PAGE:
Sibongiseni Gumbi
Football writer
2 minute read
16 May 2021
1:17 pm

Hunt explains his laughing incident in Chiefs’ big win

Sibongiseni Gumbi

"The Champions League is a game suited to this squad of players because it is a much slower game, much more predictable," said the Amakhosi coach.

Kaizer Chiefs coach Gavin Hunt explains why he was laughing on the bench during Amakhosi's game against Simba SC. Picture: Sydney Mahlangu/BackpagePix.

 

A photo of Kaizer Chiefs coach, Gavin Hunt laughing his lungs out made rounds after his team had thrashed their Tanzanian opponent, Simba SC 4-0 in the first leg of the Caf Champions League quarter finals at FNB Stadium on Saturday night.

And it rightly captured the mood in the rank and file of Amakhosi supporters who had felt so aggrieved that some of them marched in protest of poor showings to the club’s quarters in Naturena on Friday morning. All those grievances were briefly forgotten as the side easily cruised past the much fancied East African side to set themselves up for a possible run through to the semi-finals. Amakhosi now need to get a draw in Tanzania next weekend.

ALSO READ: Chiefs make Champions League statement with Simba thrashing

After Amakhosi had scored their fourth goal, Hunt burst out laughing and he later explained that it was not about mocking his opponents. “It was because 10 or 15 seconds before that I had said what we need to do and the way we need to be without the ball, and we turn possession and the goal came… that’s why I laughed. You don’t get that much in football, but sometimes things do work out. That’s why I laughed,” explained the 56-year-old.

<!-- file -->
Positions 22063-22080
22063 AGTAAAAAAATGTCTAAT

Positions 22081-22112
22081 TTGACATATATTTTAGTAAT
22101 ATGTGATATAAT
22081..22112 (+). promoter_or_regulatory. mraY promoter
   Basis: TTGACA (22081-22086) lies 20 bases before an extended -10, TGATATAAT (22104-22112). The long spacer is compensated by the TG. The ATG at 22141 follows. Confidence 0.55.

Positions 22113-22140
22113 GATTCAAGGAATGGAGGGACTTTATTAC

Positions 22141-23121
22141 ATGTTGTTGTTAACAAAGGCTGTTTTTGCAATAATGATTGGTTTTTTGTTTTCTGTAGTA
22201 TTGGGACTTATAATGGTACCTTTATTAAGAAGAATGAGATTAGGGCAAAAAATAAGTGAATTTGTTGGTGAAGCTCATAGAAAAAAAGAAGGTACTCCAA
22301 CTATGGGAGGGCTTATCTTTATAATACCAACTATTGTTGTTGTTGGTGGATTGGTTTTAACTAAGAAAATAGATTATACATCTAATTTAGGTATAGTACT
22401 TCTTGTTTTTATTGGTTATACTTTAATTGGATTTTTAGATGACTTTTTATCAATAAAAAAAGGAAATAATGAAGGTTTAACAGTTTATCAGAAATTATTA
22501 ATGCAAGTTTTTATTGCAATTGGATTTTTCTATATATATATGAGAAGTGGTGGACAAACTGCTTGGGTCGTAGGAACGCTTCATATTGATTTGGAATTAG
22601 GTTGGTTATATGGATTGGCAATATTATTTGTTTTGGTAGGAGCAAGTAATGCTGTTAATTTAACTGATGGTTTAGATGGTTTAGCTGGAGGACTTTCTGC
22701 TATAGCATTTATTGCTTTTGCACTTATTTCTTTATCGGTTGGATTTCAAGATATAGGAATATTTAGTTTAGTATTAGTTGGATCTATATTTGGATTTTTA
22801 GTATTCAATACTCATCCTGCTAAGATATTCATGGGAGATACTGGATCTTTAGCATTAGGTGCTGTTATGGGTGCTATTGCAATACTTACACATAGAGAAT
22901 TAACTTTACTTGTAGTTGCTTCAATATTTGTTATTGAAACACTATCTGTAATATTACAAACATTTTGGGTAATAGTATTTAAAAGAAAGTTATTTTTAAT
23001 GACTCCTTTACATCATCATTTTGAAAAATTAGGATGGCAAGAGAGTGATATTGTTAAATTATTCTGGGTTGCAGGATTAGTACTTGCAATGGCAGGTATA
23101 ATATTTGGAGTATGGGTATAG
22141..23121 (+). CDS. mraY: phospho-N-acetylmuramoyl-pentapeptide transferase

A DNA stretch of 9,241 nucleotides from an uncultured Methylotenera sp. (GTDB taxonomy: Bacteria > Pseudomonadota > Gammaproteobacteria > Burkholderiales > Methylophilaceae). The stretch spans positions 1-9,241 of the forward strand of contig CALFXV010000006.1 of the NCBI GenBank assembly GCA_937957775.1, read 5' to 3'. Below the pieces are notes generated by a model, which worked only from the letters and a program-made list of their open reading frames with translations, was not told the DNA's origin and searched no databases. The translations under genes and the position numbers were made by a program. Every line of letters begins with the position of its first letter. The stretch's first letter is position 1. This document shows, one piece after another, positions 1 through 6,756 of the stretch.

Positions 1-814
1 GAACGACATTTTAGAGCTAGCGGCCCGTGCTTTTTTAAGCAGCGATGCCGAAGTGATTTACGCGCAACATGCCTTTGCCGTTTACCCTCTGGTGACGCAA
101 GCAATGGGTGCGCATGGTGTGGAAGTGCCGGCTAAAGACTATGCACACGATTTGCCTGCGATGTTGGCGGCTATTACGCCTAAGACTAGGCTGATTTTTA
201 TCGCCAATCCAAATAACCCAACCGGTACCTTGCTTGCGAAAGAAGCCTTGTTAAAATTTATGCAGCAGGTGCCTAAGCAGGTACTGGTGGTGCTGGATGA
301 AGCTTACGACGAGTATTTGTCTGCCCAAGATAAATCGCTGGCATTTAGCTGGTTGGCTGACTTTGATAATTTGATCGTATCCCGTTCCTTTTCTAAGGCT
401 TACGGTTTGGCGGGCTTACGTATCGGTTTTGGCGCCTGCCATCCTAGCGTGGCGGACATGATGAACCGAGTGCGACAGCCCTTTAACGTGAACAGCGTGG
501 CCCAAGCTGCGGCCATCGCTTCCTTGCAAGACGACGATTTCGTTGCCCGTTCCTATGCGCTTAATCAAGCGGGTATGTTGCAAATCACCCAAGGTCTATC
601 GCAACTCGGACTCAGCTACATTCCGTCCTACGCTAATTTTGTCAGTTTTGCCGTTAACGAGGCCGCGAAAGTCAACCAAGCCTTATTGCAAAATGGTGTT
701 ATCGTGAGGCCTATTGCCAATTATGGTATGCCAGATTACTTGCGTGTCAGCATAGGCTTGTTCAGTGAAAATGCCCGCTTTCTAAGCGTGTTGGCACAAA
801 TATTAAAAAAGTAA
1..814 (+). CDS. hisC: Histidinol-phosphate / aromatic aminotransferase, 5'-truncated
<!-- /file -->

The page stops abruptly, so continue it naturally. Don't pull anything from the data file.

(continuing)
On the game itself,which was Amakhosi’s biggest win under Hunt, he said they did ‘okay’: “I thought we did okay, I thought we created some good chances and had good movement. Our passing patterns were good. Obviously it’s only half time, we have to go there next week, and I am sure they will put up a bigger fight. We can expect an avalanche but we will have to stand up and take it.

“The Champions League is a game suited to this squad of players because it is a much slower game, much more predictable. It comes at you (but) in the PSL the players run faster than than ball. Here it is much slower and it suit the players we have here. It is a little more methodical, a little bit more direct. That’s the only thing I can think of from a footballing perspective. But I don’t see if we create some of the chances in the PSL but we haven’t converted them.”